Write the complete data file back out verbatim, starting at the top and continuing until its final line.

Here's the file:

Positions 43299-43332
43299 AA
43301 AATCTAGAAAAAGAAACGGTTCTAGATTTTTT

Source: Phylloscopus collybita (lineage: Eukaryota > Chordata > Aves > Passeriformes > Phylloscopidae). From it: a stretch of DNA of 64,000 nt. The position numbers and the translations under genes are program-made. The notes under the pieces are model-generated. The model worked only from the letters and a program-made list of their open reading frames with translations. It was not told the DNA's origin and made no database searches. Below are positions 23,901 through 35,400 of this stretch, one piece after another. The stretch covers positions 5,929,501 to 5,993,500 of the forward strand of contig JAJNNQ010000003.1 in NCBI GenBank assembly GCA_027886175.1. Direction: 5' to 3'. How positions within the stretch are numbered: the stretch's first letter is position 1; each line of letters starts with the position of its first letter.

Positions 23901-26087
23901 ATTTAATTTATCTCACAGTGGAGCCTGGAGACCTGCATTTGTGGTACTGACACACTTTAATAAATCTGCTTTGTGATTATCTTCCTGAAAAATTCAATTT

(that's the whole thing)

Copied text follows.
Positions 43299-43332
43299 AA
43301 AATCTAGAAAAAGAAACGGTTCTAGATTTTTT

Source: Phylloscopus collybita (lineage: Eukaryota > Chordata > Aves > Passeriformes > Phylloscopidae). From it: a stretch of DNA of 64,000 nt. The position numbers and the translations under genes are program-made. The notes under the pieces are model-generated. The model worked only from the letters and a program-made list of their open reading frames with translations. It was not told the DNA's origin and made no database searches. Below are positions 23,901 through 35,400 of this stretch, one piece after another. The stretch covers positions 5,929,501 to 5,993,500 of the forward strand of contig JAJNNQ010000003.1 in NCBI GenBank assembly GCA_027886175.1. Direction: 5' to 3'. How positions within the stretch are numbered: the stretch's first letter is position 1; each line of letters starts with the position of its first letter.

Positions 23901-26087
23901 ATTTAATTTATCTCACAGTGGAGCCTGGAGACCTGCATTTGTGGTACTGACACACTTTAATAAATCTGCTTTGTGATTATCTTCCTGAAAAATTCAATTT